The best part of the novel was the fact that it was written very recently after the events that it describes and gives you an idea of some actual historical events and also of how a novelist might present them at that time.

The foolish officer who is constantly passing information to his mistress is too dumb to be true, but if the Jackal didn't get a new warning every day the book could not have gone on so long.

The young police officer who hopes that he'll get a real job for a change is a pretty broad exercise in dramatic irony, but kind of sad nonetheless. ( )
  themulhern | Jan 10, 2016 |
Genre-defining book with tight, suspenseful settings all the way to the climax. One of the best books I've read. ( )
  nvenkataraman1 | Aug 31, 2015 |
“It is cold at six-forty in the morning on a March day in Paris, and seems even colder when a man is about to be executed by firing squad.”

As no doubt pretty well everyone knows, the plot of this book centres around a fictional plot by a secretive French organization bitter at the withdrawal of French forces and the granting of independence to Algeria to hire a professional assassin to kill the French President Charles de Gaulle and the French authorities attempts to thwart him.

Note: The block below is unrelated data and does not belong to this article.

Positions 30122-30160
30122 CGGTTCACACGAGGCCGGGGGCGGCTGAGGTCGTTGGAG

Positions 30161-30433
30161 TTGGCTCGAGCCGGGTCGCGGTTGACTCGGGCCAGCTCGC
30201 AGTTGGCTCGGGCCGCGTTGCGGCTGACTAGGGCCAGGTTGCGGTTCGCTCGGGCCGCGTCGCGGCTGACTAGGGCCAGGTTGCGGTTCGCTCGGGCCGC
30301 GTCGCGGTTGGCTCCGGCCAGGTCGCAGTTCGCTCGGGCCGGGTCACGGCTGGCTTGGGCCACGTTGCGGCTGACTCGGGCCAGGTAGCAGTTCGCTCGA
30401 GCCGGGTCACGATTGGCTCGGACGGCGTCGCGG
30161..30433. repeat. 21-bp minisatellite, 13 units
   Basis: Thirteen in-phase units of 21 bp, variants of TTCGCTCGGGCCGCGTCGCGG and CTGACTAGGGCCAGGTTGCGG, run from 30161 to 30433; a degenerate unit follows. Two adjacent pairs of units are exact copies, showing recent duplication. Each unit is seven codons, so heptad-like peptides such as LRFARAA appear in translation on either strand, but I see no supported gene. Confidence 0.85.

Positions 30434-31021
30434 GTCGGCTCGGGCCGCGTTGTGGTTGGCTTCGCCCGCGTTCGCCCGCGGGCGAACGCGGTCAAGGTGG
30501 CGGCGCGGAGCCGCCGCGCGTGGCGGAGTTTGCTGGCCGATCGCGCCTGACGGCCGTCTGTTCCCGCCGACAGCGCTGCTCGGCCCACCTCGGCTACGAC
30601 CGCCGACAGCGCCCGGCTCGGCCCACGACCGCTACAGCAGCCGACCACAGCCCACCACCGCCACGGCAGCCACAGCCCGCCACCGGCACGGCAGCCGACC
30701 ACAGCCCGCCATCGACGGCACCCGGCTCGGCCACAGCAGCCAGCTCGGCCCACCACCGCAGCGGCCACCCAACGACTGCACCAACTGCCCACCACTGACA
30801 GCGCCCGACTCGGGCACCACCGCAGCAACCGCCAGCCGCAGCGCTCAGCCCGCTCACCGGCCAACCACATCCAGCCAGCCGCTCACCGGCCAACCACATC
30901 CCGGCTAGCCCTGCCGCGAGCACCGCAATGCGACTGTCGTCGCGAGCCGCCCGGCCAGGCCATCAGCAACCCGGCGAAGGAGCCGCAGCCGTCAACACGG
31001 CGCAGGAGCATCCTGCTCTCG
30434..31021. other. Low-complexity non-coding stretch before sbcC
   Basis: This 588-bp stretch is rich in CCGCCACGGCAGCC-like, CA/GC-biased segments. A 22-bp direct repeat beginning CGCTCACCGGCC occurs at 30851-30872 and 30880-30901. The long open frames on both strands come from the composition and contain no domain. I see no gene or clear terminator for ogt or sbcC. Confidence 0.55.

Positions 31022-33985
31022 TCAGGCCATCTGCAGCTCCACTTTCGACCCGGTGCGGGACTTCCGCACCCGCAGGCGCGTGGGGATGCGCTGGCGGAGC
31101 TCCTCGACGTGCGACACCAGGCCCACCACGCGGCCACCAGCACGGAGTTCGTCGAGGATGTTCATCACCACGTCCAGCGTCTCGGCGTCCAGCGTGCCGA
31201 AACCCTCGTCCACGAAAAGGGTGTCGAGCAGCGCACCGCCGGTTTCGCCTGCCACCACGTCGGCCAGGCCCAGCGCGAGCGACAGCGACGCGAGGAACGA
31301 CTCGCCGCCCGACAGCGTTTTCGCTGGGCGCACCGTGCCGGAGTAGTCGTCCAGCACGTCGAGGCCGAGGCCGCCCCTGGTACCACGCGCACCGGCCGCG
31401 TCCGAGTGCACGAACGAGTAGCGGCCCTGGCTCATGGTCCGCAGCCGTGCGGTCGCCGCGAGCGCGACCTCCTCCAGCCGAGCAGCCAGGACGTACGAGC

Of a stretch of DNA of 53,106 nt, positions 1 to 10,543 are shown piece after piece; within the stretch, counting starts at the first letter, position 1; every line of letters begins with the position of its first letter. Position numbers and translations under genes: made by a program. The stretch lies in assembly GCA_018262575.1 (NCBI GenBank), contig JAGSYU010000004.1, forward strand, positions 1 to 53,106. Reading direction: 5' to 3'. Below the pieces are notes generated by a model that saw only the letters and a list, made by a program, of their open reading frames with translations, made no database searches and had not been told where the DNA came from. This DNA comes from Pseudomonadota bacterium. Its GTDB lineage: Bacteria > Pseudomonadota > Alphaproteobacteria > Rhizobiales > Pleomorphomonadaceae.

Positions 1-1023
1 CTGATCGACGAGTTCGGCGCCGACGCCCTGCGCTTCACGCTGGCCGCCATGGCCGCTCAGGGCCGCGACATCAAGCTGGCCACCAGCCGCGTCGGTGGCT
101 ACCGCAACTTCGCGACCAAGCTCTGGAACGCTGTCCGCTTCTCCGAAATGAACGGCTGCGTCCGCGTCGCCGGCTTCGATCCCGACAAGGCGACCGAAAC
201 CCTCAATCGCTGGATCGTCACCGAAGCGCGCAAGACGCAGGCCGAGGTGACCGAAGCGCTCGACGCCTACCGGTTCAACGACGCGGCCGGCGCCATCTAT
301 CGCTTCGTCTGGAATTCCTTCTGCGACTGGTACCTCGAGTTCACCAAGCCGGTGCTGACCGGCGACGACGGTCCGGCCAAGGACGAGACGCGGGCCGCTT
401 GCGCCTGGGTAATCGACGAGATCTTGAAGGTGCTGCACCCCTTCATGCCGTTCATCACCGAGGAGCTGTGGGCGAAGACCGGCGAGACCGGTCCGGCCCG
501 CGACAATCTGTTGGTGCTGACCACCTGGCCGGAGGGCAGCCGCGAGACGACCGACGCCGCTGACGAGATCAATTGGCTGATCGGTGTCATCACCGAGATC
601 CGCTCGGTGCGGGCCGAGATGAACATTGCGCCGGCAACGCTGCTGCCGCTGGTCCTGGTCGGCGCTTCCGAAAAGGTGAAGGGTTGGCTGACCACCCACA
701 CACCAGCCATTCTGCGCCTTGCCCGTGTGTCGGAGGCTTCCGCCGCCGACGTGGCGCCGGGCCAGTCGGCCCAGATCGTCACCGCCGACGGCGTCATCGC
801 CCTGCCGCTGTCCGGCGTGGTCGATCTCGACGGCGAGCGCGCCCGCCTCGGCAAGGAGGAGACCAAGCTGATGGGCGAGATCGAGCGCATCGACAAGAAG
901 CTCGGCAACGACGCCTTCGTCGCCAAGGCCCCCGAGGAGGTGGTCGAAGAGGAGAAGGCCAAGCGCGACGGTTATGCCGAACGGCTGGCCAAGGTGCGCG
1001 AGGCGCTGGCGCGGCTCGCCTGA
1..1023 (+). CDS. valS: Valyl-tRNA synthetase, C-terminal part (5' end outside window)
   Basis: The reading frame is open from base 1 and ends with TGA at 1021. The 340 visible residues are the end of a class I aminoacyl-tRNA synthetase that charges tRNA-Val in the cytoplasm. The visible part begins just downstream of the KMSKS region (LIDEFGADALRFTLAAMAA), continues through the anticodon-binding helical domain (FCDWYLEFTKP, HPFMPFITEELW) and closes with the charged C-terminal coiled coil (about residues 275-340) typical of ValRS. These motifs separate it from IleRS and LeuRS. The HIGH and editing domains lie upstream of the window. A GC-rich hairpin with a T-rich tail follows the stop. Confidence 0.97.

The book is split into four parts really. Firstly; the reasoning behind the commissioning of the assassin attempt. Secondly; the assassins preparations and planning. Thirdly; the French authorities trying to track down this mystery assassin and finally the climax in the fourth and final part.

The tail is told in the third person omniscient and at first can feel a little dry rather like a history lecture but Forsyth obviously did his research because the plot line is always believable. However, the action is unremitting getting ever tighter and tighter as it winds you in and wraps you up like a fly caught in a spider's web. Despite knowing that the plot fails ultimately, because we are told fairly early on that de Gaulle dies in his bed, you find yourself impressed by the assassin's ingenuity and steadfastness against increasingly unlikely odds and almost hoping that he will actually succeed. Whilst on the other hand you are wishing Lebel, the lead French investigator, every success in his own mission.